MERCHANTS DOING THE REVERSE-COMMUTE
Today’s Asbury Park Press has a feature on reverse commuters people who come to the Shore from Manhattan to work. And all three people cited as examples happen to own stores in downtown Red Bank.
Interviewed are Mike Buess of Bodega Shoppe on Mechanic Street, Jill Dente of Rok + Lola on Broad Street and Meghan Del Priore of the Bees Knees, also on Broad.
Del Priore commuted via the Seastreak ferry from the time the store opened in 2002 until she and her husband moved to Fair Haven last August.
How does Dente feel about the commute from New York’s Penn Station?
“It’s awful,” Dente said. “It’s really long. It makes so many local stops. It’s rough. It adds almost four hours to your day.”
Dente is a rarity: A New York resident who commutes to a job at the Shore, managing to combine New York’s high cost of living with New Jersey’s more modest pay. All the while enduring grinding hours en route to either home or work.
The lifestyle, notes Press business writer Michael Diamond, is best suited for people who don’t have 9-to-5 jobs or the responsibilities of childcare. And the lower retail rents in New Jersey make sense for merchants hoping to establish their businesses with taking on the burden of New York rents.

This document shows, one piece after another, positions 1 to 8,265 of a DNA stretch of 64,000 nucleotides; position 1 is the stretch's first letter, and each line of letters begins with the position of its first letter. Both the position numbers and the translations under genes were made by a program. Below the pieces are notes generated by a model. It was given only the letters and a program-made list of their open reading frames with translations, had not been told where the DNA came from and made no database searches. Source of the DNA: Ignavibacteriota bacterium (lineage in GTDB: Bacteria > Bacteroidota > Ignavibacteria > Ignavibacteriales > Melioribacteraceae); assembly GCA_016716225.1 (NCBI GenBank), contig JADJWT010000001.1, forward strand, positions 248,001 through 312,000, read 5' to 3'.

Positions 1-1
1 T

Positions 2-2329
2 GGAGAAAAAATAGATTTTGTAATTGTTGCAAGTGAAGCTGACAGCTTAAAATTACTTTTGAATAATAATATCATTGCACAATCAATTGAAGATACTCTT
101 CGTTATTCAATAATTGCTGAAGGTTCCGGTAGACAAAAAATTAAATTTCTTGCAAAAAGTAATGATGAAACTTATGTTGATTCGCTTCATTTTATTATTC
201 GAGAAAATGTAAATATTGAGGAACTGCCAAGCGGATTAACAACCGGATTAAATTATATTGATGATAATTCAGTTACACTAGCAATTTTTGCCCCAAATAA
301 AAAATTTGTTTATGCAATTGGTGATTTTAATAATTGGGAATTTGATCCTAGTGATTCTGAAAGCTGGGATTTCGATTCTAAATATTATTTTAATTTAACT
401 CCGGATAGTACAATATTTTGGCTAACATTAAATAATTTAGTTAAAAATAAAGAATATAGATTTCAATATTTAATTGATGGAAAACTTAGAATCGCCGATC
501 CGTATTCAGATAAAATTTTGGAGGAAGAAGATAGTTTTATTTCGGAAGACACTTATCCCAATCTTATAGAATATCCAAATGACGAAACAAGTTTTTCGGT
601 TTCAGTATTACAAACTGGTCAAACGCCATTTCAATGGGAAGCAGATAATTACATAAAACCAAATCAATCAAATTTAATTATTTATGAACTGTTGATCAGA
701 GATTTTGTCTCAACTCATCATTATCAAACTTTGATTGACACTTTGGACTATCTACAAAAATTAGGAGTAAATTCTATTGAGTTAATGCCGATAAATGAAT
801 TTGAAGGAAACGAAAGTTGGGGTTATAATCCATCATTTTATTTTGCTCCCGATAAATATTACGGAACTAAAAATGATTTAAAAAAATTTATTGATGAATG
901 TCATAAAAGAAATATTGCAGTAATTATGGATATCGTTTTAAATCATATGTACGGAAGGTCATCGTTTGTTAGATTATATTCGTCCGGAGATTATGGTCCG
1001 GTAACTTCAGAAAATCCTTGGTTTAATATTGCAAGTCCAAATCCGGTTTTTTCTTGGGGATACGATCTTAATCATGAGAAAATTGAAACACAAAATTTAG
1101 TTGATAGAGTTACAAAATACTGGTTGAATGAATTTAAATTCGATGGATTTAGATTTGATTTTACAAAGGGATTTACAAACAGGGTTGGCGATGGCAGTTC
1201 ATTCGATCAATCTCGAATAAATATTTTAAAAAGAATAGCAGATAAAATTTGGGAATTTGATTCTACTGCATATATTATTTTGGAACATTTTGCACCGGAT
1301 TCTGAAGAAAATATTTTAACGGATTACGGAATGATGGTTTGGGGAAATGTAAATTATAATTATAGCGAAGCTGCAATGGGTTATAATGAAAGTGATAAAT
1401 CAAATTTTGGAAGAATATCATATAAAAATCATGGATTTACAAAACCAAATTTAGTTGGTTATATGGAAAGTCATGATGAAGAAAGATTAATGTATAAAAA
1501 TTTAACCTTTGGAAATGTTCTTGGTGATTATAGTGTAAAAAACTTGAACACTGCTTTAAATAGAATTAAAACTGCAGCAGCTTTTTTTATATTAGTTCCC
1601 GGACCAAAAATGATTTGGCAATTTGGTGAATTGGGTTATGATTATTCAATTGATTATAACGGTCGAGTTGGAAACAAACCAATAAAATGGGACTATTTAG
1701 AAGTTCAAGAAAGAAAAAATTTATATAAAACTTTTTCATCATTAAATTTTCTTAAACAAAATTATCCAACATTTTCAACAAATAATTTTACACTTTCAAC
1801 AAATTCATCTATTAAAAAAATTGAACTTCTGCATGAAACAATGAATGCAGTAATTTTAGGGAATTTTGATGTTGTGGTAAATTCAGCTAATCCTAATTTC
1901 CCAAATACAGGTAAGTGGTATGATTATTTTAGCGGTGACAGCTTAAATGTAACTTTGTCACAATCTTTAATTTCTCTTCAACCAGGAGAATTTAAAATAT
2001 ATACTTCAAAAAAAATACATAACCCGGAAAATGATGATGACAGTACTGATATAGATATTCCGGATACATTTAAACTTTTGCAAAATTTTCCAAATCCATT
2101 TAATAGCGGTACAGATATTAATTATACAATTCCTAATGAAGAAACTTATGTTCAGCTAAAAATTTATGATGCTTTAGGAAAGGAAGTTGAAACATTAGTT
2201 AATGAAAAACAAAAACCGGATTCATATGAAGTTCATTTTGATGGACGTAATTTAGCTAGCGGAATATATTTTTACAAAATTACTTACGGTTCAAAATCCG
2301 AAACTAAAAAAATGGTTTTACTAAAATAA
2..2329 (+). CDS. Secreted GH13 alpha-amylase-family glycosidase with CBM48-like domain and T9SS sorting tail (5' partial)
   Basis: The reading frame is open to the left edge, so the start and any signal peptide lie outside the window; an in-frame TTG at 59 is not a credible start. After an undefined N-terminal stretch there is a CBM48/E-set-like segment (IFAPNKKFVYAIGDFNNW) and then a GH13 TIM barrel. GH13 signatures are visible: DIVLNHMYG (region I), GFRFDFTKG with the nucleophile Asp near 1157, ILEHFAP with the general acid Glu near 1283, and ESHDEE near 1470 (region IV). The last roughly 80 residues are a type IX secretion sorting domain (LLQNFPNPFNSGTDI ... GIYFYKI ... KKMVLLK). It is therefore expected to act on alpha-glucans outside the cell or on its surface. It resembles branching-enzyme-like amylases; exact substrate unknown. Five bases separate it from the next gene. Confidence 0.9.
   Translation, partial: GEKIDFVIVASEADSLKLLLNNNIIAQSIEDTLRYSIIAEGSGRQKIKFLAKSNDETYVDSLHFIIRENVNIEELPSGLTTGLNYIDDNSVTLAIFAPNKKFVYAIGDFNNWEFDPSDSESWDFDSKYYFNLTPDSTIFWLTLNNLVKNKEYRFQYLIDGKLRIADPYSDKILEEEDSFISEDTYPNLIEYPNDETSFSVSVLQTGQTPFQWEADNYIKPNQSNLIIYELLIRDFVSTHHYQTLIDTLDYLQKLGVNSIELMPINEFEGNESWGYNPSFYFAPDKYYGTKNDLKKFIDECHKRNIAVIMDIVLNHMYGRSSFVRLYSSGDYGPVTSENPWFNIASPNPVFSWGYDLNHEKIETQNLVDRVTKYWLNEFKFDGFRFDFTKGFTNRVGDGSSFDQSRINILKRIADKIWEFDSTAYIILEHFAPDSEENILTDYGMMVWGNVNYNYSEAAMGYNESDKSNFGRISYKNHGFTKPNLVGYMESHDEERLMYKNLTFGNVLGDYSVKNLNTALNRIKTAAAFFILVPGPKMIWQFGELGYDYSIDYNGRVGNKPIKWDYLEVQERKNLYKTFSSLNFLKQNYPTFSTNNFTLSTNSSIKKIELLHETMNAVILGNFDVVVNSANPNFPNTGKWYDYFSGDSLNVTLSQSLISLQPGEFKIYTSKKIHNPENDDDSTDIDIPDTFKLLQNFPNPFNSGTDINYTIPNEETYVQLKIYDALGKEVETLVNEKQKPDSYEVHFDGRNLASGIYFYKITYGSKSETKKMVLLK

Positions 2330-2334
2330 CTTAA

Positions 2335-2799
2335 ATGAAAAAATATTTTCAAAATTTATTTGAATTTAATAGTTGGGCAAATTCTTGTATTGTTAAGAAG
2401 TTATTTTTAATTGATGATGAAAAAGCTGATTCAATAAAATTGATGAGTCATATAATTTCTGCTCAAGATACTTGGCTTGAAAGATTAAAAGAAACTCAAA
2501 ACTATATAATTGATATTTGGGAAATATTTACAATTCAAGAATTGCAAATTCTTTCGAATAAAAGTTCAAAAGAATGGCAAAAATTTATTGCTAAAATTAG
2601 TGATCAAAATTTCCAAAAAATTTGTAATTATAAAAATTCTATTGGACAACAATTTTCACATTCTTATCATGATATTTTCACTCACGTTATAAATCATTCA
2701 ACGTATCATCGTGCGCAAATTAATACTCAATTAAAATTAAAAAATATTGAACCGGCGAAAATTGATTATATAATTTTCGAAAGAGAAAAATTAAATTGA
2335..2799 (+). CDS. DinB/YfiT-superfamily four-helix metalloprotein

“I had a lot of flexibility, following my passion rather than relying on the paycheck, which was really fortunate,” Del Priore, 30, said. “Once you have a child in the mix in New York City, it’s a whole different ball game.”
New Jersey has only a handful of jobs that can support living in Manhattan. The average wage in 2006 was $45,760 a year in Monmouth County and $36,608 in Ocean County. It was $91,728 in Manhattan, according to the U.S. Bureau of Labor Statistics.
One sector that may be exempt is retail. The rent for retail space in New Jersey is $25 to $50 a square foot. By comparison, retail space in Manhattan can cost $150 a square foot or more, said Michael Stone, senior director of retail services at Cushman & Wakefield in New York.
It allows entrepreneurs to start businesses here without taking as big a financial risk, experts said.
“They’re able to tap into an affluent market without facing the oppressive rents,” said James W. Hughes, an economist and dean of the Edward J. Bloustein School of Planning and Public Policy at Rutgers University.
“And the owners may not have to be on premises at 9 a.m. They may be able to commute at off hours. If they were working for corporate America, it’s 8:30 a.m. to 4:30 p.m., (which) makes it a very unpleasant commute.”
Mike Buess, the owner of the Bodega Shoppe, a home-decor boutique, wanted to open a store since he was 5, but as the New York resident began to search for space in the trendy shopping districts of SoHo or Brooklyn, the idea grew more remote.
So he expanded his search to New Jersey to Summit, Millburn and Maplewood, then to Westfield and Montclair. He settled on a location on Mechanic Street in Red Bank, a 77-minute train ride and 10-minute walk from home.
“It seemed to me rents at $4,000 or $5,000 a month for tiny spaces (in New York) were outrageous,” Buess, 35, said. 5 “Red Bank made the most sense.”
He found prices in Red Bank about one-third of what he would spend in Brooklyn and Manhattan.
To keep his sanity, he spends part of the week living at his partner’s apartment in Ocean Grove. To stay financially afloat, he has an interior design business in New York. As he arrived at his store one day last week, he looked remarkably stress-free.